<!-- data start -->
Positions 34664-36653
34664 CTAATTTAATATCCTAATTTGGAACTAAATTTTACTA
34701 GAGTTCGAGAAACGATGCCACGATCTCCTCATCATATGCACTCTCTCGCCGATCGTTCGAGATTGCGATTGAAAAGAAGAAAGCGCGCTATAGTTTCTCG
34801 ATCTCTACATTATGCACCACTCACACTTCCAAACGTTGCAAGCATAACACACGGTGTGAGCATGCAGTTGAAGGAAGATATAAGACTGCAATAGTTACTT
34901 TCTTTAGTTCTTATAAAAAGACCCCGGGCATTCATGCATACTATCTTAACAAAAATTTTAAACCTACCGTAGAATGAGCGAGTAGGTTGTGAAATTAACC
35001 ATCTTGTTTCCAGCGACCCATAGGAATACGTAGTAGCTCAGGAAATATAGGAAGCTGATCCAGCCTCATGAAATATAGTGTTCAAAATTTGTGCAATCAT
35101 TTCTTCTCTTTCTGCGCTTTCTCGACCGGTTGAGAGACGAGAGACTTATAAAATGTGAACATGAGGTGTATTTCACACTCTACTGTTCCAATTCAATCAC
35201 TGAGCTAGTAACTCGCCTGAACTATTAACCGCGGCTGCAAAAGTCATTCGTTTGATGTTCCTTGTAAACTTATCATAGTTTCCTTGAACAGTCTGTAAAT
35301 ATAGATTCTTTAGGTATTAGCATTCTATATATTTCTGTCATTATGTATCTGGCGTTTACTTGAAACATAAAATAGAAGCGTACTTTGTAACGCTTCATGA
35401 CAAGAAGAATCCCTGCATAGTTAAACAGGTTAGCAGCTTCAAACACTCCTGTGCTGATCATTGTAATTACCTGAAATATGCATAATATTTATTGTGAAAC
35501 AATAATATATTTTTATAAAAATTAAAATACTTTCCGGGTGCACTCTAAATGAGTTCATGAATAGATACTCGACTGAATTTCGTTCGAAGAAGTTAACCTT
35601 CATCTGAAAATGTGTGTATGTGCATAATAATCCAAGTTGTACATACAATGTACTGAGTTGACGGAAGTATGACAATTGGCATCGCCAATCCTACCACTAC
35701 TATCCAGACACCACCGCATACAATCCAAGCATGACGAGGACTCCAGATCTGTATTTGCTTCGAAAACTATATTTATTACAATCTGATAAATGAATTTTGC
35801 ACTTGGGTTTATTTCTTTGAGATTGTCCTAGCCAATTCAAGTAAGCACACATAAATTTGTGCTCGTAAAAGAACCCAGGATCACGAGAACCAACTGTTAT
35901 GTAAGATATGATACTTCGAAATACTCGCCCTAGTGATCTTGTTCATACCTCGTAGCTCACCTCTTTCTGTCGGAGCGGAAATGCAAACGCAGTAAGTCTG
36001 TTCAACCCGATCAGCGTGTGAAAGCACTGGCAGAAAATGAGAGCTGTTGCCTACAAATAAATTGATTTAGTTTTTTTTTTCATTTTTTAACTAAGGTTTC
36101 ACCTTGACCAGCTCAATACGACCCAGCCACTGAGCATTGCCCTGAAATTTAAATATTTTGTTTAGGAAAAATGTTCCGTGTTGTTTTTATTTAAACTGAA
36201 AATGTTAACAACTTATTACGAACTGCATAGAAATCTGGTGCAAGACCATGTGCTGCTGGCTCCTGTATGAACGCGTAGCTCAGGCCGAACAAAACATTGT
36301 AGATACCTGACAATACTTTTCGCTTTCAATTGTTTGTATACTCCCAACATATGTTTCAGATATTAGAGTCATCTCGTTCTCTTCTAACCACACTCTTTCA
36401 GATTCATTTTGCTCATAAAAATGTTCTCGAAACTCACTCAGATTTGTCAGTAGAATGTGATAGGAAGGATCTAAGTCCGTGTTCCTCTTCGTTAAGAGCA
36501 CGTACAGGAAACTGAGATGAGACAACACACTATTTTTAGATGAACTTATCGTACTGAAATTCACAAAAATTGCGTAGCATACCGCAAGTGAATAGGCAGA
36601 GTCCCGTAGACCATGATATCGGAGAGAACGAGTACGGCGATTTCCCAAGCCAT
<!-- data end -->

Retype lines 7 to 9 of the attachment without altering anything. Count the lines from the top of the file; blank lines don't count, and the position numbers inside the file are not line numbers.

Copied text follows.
35101 TTCTTCTCTTTCTGCGCTTTCTCGACCGGTTGAGAGACGAGAGACTTATAAAATGTGAACATGAGGTGTATTTCACACTCTACTGTTCCAATTCAATCAC
35201 TGAGCTAGTAACTCGCCTGAACTATTAACCGCGGCTGCAAAAGTCATTCGTTTGATGTTCCTTGTAAACTTATCATAGTTTCCTTGAACAGTCTGTAAAT
35301 ATAGATTCTTTAGGTATTAGCATTCTATATATTTCTGTCATTATGTATCTGGCGTTTACTTGAAACATAAAATAGAAGCGTACTTTGTAACGCTTCATGA